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I'm trying out some simple animation, and have followed a tutorial for a basic bouncing ball.

How can I constrain where the ball bounces using my own set of co-ordinates rather than the whole screen? The code I'm using from the tutorial randomly picks co-ordinates from the whole of the screen, and I would like to set its co-ordinates so it only bounces in a small square in the middle of the screen, and not go out of those bounds.


 int ballx, bally;

 ballx = arc4random() % 320;   

 bally = arc4random() % 480; 


-(void)movetheball { 
    [UIView beginAnimations: @"MovingTheBallAround" context: nil];   

    [UIView setAnimationDelegate: self];
    [UIView setAnimationDuration: 1.0];
    [UIView setAnimationCurve: UIViewAnimationCurveEaseInOut];
    myball.frame =  CGRectMake(ballx, bally,myball.frame.size.width,myball.frame.size.height);  
    [UIView commitAnimations];   

- (void)animationDidStop:(NSString *)animationID finished:(NSNumber *)finished context:(SEL)aSelector {  

    if (finished) {  

        // set new coordinate for ballx and bally  

        ballx = arc4random() % 320; 

        bally = arc4random() % 480;   

        [self movetheball];  


I've looked on SO, but I couldn't find anything similar, except the following:

ballx.center = CGPointMake(320/2, [self randNumBetween:-50:-100]); 

which I tried to adapt without much success. I have not got a huge amount of experience with programming so I'm not sure if I'm way off base with that code

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2 Answers 2

up vote 3 down vote accepted
ballx = arc4random() % 320; 

bally = arc4random() % 480;

These are, as you've noticed, the lines where you set the new coordinates of the ball, and these two variables are just numbers. They don't have components called center, nor are they CGPoints, so although you're on the right track with your proposed modification, you're making things too complicated for yourself.

The part that you may not understand is the % sign; this is the "modulus" operator. In simple terms, it limits the number on its left side to be less than the number on its right.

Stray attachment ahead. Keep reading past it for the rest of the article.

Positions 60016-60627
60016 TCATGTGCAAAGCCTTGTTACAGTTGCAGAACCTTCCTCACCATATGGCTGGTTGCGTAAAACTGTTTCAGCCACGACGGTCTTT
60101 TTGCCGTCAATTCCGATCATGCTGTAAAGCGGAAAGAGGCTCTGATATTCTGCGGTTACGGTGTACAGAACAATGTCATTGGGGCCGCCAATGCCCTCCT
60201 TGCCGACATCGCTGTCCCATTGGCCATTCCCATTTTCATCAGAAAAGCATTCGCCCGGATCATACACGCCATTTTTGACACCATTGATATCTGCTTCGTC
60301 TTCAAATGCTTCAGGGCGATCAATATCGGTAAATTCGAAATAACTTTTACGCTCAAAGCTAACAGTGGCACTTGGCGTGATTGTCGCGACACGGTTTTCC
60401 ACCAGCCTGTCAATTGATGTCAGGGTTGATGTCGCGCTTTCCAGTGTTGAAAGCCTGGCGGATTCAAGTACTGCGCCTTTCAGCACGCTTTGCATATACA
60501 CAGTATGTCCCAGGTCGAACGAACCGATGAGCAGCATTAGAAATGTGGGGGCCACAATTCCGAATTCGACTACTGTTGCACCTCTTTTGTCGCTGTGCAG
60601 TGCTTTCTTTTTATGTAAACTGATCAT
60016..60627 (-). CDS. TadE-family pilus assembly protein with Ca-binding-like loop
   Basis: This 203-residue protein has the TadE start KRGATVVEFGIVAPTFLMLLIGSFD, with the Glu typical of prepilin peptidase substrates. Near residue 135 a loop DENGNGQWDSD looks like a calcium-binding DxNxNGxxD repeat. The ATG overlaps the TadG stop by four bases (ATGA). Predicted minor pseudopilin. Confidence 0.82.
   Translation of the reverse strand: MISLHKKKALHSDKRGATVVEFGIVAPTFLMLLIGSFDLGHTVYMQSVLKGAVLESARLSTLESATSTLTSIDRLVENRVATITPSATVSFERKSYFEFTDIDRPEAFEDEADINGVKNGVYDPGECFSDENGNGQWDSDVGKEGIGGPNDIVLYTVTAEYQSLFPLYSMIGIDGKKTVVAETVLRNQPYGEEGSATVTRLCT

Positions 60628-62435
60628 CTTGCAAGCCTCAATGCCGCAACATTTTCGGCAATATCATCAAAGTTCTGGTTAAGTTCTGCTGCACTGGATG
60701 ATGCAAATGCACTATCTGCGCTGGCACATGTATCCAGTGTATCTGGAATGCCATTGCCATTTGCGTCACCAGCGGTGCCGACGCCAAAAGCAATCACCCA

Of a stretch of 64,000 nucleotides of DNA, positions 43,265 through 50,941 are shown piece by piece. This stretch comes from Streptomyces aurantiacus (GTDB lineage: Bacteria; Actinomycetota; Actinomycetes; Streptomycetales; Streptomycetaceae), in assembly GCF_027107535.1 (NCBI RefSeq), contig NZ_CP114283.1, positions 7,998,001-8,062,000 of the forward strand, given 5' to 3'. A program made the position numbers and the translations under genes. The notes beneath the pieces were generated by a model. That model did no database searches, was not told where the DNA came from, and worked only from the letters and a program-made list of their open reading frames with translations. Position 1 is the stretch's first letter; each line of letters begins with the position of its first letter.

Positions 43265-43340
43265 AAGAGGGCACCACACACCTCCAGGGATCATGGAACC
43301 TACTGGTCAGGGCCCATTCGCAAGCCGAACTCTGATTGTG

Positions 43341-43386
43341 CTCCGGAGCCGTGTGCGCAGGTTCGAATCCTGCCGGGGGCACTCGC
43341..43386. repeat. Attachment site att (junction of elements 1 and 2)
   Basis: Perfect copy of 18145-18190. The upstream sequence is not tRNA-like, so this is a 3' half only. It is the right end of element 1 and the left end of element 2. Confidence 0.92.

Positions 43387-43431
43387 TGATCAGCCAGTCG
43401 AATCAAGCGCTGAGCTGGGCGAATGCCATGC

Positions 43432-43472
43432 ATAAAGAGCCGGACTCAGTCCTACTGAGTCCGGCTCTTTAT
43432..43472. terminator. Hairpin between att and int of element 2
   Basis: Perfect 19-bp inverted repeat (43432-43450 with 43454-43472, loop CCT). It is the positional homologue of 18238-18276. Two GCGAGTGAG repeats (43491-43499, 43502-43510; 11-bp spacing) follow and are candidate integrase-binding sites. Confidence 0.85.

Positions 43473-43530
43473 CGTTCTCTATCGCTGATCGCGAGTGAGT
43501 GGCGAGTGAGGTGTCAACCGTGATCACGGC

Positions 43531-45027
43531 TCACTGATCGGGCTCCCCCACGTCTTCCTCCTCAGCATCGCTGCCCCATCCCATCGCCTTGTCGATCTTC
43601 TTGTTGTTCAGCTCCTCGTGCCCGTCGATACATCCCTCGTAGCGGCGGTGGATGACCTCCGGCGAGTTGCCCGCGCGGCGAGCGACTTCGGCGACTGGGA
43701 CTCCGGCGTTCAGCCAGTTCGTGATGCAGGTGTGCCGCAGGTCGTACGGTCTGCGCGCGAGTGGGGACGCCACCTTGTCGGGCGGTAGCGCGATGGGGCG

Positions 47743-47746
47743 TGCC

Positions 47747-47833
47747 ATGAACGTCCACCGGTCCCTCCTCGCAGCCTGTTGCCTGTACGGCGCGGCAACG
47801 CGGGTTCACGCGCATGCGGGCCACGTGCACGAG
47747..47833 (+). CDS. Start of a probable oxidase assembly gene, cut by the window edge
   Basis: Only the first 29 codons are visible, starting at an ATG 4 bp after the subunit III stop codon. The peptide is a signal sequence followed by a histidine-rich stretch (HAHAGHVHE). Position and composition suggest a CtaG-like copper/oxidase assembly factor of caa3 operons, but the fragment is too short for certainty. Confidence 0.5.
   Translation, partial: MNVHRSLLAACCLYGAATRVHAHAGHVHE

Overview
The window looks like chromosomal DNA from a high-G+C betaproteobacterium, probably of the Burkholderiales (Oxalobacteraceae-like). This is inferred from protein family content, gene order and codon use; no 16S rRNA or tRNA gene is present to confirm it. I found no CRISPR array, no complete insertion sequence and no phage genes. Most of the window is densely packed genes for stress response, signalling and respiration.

Notice that 320 and 480 happen to be the width and height of the whole screen, and observe that you are assigning the results of the modulo operations -- using that width and height -- to the variables representing your ball's position.

Hopefully that's enough of a hint.

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Thanks for your help, the hint may be to subtle for me. I feel like I need to give it a variable between to points on the x and y axis, this does not work though: ballx = arc4random() % 140,240; when I manually set my bounds just seems to go off my target area as its still picking a random co ordinate that may be out my area –  JSA986 Jul 6 '12 at 19:44
You're very close. Each of those variables is one portion of the ball's postion. You don't want to put both of those new constraints (140 and 240) on the same line, but use one for each assignment. –  Josh Caswell Jul 6 '12 at 19:47
Also, you are getting a random number between 0 and the constraint you specify, which means the ball will be in a rectangle whose corner is at the corner of the screen. If you want to move that rectangle to the center of the screen, you will have to add an offset to the x and y values after generating them: ballx = arc4random() % 140; ballx += 80;, for example. –  Josh Caswell Jul 6 '12 at 19:50
Aha! Now the penny has dropped, thank you very much for your help, and helping me get there myself, I shall save that in my code snippets for future reference. Thanks again –  JSA986 Jul 6 '12 at 20:08

basically you need to modify following part come up with the logic to have you bounds set for whatever view window necessary.

ballx = arc4random() % 320;   
bally = arc4random() % 480; 

Or you can create the UIView of specific size and place it into your UIViewController wherever you want by [Self.view addsubview:constrainedView ] and then you can add ball in that view. But again you will have to change arc4random() % x; where x is width or height of the UIView.

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Thanks for reply –  JSA986 Jul 6 '12 at 20:09

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